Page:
- Significantly expand the breadth and number of clinical rotations for our students while they pursue their degrees, and job opportunities after graduation.
- Support QU in growing the size of its nursing, health sciences and graduate medical education programs.
- Partner with the QU Netter School of Medicine on the development of graduate medical education curricula and in recruiting clinical faculty.
Workforce development and growth in student pipelines.
HHC will collaborate with QU to alleviate current and future talent shortages across many professional fields by building college-to-career pipelines that offer immersive and clinical learning experiences and rotations, retain graduate talent in-state, and encourage upskilling and lifelong learning for those already employed.
- QU’s School of Business will create a leadership development program to educate HHC’s developing leaders, from individual contributors to senior executive and physician leadership.
- HHC will create practicums, internships, research and capstone opportunities for undergraduate and graduate programs across QU’s 8 professional schools and the College of Arts and Sciences, which may range from fields like supply chain management and computing, to data analytics, finance and legal compliance, communications and biomechanical engineering, to name a few.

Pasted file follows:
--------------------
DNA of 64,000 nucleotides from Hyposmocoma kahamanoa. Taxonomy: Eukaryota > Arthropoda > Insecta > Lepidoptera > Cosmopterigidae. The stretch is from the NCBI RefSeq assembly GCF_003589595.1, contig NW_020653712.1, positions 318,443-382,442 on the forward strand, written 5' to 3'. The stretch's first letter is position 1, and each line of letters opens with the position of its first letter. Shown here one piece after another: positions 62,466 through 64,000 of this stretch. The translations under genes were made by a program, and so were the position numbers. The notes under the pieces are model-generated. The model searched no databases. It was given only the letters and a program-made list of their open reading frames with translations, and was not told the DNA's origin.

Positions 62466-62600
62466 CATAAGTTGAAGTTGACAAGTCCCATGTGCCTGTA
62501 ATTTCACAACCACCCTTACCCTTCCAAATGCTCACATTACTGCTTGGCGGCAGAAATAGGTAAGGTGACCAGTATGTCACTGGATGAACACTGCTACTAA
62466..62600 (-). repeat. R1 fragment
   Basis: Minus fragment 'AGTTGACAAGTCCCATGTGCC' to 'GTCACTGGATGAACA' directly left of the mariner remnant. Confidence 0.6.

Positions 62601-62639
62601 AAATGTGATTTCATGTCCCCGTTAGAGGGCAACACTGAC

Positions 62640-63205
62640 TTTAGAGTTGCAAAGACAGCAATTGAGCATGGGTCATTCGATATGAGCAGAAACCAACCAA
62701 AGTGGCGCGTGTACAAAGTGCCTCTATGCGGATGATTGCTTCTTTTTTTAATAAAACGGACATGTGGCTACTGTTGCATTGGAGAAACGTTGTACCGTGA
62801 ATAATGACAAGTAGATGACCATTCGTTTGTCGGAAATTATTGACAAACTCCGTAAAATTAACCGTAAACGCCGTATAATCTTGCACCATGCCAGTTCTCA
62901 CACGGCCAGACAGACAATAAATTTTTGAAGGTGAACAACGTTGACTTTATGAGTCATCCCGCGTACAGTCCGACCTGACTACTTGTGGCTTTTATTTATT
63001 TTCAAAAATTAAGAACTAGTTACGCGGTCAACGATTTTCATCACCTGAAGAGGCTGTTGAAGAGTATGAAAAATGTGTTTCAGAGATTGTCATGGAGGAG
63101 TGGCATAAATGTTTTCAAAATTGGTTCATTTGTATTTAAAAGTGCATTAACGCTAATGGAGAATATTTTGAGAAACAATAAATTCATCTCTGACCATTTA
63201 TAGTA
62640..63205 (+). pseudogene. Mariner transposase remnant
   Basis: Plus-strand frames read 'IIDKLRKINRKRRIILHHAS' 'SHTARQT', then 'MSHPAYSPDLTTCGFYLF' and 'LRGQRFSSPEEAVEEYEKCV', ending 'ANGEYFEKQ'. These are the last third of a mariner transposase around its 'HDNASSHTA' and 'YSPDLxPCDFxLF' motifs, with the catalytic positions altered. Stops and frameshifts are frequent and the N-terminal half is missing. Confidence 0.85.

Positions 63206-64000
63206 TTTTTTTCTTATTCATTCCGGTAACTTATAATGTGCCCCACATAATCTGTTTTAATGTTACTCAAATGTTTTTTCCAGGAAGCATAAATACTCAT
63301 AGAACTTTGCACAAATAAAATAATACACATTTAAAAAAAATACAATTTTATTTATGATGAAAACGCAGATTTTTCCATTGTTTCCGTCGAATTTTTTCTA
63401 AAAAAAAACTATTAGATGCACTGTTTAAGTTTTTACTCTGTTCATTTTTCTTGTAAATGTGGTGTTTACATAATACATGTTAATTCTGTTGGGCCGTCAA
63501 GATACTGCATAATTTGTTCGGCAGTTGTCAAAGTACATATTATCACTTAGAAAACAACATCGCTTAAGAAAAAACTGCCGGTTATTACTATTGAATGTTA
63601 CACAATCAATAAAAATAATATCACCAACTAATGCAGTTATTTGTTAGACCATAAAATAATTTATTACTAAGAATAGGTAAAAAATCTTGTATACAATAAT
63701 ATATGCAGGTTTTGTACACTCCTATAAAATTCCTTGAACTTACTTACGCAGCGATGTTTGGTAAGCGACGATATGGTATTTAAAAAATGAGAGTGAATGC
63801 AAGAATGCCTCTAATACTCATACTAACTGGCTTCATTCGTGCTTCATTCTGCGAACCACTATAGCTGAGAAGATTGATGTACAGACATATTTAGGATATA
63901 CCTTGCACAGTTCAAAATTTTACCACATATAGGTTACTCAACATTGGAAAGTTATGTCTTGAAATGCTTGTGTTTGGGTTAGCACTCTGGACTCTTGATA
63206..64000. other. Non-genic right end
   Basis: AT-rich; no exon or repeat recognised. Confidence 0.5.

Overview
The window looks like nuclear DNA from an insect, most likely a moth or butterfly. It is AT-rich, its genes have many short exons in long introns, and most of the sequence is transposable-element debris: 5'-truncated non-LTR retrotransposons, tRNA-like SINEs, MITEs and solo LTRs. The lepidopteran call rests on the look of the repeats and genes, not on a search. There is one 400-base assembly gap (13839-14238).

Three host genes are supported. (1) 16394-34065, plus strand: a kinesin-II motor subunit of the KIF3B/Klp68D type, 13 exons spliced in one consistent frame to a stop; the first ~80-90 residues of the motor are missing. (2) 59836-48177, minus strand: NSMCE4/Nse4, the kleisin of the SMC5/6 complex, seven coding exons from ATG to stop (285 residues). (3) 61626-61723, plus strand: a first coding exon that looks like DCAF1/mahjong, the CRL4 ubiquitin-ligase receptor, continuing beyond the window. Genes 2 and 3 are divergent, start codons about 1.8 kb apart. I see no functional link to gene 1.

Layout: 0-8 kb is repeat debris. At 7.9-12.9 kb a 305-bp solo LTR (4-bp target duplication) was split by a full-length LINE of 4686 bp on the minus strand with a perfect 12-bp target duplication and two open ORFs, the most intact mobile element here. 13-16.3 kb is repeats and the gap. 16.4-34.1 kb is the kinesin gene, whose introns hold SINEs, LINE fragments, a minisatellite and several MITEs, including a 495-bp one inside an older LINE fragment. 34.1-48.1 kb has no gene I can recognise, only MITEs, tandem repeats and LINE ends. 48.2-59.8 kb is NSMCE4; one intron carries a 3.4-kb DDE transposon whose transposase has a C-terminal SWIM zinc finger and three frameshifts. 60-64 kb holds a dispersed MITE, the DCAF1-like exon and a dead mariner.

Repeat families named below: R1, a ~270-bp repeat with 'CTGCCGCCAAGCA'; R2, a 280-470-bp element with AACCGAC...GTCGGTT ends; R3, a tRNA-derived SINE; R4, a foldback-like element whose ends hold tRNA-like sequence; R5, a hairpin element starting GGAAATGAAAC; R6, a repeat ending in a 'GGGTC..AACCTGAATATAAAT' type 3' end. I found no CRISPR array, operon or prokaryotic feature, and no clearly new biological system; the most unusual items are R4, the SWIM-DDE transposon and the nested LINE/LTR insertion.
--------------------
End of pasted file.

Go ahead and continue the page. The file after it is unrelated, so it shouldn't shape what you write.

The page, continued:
- Quinnipiac will offer professional development and upskilling opportunities to the health system’s 33,000 colleagues; all HHC employees and dependents will be eligible for a tuition discount at QU.
Flaks said the partnership will help provide “more scholarships, more fellowships, more residencies, more physician and clinical fellowships, more ways to train more people.” He said the new partnership is a prime example of HHC addressing the needs of the community — including behavioral health.
“We’re going to create more psychiatrists through our new training programs so we have more people to help us address the absolutely central needs within our communities around behavioral health.” Flaks said.